UK fire service goes digital with, holograms?

UK fire service goes digital with, holograms?

Yes, you heard right, using Microsoft Surface, M365 and Teams (with sights set on the implementation of HoloLens) one the UK’s largest fire services is going digital to help respond to emergencies more efficiently and train new recruits.

Looking after approximately 12,000 square kilometres of wales, Mid and West Wales Fire and Rescue Service is giving officers Surface Go devices that will provide them with information on specific vehicles as they are travelling to road traffic incidents.

This means by the time they arrive at the scene, fire fighters are already privy to the best places to cut the vehicle to free any trapped passengers as well as disable any undeployed airbags to avoid further injury.

The devices also allow officers to see live information about the incident, which can be shared instantly with colleagues.

This Microsoft technology will be used in tandem with the Mobile Data Terminals found in all fire appliances, which allow firefighters to stay in contact with their base, but cannot be removed from the vehicle.

Chris Davies, chief fire officer at Mid and West Wales Fire and Rescue Service said, “The use of real-time data and Power BI has transformed what we do.

“Whether that’s information from an emergency or a live feed from a drone searching for someone injured on a mountain, information allows our staff to understand situations in more detail.

“Technology is also helping us with more straightforward activities, such as using Teams to hold training sessions for firefighters across Wales.”

With 1,400 staff scattered across 58 fire stations across Carmarthenshire, Ceredigion, Neath Port Talbot, Pembrokeshire, Powys and Swansea, arranging for everyone to be in the same place for training as you can imagine is fairly difficult.

With few motorways in Wales, firefighters can spend up to six hours travelling to a training session that lasts an hour or two. Davies has found Teams to be a far more efficient – and safer – solution.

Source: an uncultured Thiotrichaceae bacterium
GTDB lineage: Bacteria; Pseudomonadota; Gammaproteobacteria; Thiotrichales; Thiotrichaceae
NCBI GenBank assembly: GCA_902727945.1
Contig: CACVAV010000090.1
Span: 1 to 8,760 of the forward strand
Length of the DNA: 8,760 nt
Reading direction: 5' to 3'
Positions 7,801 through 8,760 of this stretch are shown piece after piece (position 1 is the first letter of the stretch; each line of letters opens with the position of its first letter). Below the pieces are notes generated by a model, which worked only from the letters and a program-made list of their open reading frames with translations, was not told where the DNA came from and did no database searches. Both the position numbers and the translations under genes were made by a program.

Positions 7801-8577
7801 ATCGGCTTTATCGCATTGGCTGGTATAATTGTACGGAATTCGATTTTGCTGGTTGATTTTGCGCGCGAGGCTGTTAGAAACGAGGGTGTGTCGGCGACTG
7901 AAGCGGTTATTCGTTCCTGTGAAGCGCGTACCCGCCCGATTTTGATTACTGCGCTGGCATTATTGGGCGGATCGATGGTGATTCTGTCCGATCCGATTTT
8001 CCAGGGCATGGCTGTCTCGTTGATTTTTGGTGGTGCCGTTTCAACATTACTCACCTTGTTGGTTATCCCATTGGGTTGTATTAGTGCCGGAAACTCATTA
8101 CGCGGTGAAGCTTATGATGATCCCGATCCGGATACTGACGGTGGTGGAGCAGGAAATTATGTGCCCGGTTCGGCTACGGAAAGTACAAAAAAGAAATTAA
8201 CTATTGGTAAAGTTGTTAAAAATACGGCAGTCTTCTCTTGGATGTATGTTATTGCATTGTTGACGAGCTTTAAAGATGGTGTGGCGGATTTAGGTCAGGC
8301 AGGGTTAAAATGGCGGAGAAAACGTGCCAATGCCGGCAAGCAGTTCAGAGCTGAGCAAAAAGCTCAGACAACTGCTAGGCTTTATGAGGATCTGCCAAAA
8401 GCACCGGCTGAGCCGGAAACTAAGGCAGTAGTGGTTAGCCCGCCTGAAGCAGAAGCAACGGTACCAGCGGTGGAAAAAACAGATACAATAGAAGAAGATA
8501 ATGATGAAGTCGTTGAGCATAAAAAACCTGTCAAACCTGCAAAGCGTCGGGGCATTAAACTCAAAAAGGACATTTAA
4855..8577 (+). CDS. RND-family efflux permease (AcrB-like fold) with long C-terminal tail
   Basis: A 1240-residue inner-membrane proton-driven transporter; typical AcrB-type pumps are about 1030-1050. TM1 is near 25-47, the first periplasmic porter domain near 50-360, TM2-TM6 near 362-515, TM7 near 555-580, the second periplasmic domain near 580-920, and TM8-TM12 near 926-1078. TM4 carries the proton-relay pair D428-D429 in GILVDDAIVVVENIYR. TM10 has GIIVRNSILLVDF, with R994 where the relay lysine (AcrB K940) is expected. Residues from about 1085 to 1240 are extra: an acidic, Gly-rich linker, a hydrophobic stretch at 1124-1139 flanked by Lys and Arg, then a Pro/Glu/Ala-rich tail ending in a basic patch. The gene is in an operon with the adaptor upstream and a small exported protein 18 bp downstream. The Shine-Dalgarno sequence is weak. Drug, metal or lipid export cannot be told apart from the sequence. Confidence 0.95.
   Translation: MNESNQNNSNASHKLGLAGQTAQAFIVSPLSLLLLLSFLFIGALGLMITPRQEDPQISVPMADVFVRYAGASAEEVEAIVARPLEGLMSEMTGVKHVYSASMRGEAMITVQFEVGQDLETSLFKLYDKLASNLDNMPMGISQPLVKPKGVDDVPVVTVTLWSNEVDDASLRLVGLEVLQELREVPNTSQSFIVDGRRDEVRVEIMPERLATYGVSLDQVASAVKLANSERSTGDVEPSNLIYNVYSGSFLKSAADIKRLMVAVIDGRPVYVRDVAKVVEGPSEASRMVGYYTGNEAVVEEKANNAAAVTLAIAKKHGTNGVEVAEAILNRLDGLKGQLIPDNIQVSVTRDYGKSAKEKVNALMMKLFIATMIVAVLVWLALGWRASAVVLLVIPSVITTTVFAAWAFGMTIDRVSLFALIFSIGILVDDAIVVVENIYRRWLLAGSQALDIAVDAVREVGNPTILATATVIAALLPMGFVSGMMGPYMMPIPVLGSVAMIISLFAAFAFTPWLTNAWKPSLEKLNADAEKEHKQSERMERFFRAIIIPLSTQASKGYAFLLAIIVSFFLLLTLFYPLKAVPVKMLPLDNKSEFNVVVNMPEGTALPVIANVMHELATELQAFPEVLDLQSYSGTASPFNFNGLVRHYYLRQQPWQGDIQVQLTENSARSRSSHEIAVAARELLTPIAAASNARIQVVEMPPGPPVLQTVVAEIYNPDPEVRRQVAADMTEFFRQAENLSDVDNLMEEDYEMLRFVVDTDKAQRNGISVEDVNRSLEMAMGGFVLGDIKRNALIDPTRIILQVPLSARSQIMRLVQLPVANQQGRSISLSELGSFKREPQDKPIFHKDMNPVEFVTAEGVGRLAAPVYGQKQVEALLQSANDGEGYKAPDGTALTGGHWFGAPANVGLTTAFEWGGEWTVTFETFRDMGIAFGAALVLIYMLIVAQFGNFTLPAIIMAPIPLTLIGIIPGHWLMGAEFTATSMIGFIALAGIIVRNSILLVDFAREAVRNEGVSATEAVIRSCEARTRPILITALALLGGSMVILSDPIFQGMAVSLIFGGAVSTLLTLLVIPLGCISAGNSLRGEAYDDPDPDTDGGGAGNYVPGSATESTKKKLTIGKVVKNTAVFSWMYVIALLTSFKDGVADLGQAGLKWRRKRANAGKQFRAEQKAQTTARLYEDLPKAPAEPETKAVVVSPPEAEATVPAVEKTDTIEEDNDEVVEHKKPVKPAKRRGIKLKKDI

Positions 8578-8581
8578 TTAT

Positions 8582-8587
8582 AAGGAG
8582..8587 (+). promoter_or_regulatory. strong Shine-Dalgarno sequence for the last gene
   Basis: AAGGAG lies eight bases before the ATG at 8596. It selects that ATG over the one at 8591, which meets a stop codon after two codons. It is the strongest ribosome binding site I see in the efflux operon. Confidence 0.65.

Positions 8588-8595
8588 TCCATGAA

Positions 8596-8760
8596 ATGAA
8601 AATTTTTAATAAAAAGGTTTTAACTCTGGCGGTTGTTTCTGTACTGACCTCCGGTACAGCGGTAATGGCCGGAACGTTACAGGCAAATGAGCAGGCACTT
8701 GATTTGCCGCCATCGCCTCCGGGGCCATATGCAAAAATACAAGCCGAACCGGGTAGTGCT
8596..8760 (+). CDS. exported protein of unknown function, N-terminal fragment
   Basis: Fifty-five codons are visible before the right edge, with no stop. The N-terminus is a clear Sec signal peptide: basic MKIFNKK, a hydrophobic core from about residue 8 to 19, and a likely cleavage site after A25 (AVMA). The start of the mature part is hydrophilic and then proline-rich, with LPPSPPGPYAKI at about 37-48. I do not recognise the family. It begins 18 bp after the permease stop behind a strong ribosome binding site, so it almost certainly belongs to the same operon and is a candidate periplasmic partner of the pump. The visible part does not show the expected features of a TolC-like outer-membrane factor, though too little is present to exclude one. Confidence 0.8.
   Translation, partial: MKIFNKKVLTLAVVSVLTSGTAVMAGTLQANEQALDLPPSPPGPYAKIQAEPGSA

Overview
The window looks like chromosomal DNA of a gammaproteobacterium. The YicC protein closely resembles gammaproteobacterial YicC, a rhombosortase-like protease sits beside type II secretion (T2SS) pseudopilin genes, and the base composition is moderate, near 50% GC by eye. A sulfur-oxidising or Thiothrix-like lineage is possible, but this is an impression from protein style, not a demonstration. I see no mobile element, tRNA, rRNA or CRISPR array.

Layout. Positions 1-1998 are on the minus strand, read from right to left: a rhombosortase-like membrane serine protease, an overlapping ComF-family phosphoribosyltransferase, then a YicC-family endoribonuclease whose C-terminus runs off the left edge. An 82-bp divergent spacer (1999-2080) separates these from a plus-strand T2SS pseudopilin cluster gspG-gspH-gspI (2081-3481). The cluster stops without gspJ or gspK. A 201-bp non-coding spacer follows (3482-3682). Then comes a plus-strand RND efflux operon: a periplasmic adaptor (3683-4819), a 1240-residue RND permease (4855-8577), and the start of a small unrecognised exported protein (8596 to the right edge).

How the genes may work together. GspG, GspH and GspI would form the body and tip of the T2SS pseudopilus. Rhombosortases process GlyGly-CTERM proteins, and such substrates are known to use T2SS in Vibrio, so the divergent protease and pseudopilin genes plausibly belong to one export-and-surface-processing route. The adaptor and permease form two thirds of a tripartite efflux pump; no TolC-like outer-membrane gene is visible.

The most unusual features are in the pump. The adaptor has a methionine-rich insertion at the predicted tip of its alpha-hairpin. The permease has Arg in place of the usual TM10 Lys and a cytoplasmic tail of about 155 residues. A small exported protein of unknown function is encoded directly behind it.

Davies, who took over as chief fire officer six years ago, is now looking to build on the success the service has had with Teams and Surface.

He wants to use Microsoft HoloLens to create life-sized holograms of some of the buildings in mid and west Wales, which firefighters can look at and interact with during training at their station or on the way to an emergency. This will allow them to understand potential risks, identify safe routes through those buildings, and learn the location of hydrants and sprinklers.

Currently, firefighters look at single line drawings of buildings on a computer screen.

HoloLens could also be used to train officers in how to respond to emergencies at Wales’ oil refineries.

“We have a number of oil refineries in the area, and historically we’ve always trained on those sites,” Davies said.

“What HoloLens will enable us to do is actually put Incident Commanders into those scenarios, in an almost live experience but in a safe environment.

“I firmly believe this is going to change the way that we train and maintain the competencies of our firefighters. My vision of what is possible has been completely blown away by Microsoft.”

Chris Perkins, general manager of Public Sector at Microsoft UK commented, “There has never been a more important time for companies and organisations to use technology that helps staff collaborate, communicate and gain insight into the world around them.

“This is even more critical when those people are employed by our vital public services, which work tirelessly to keep us all safe and well.

“Mid and West Wales Fire and Rescue Service is adopting technology at scale, allowing firefighters and officers to create a network of information that can be shared and acted upon.

“It is a fantastic example of how placing cutting-edge technology in the hands of skilled people can lead to ground-breaking solutions.”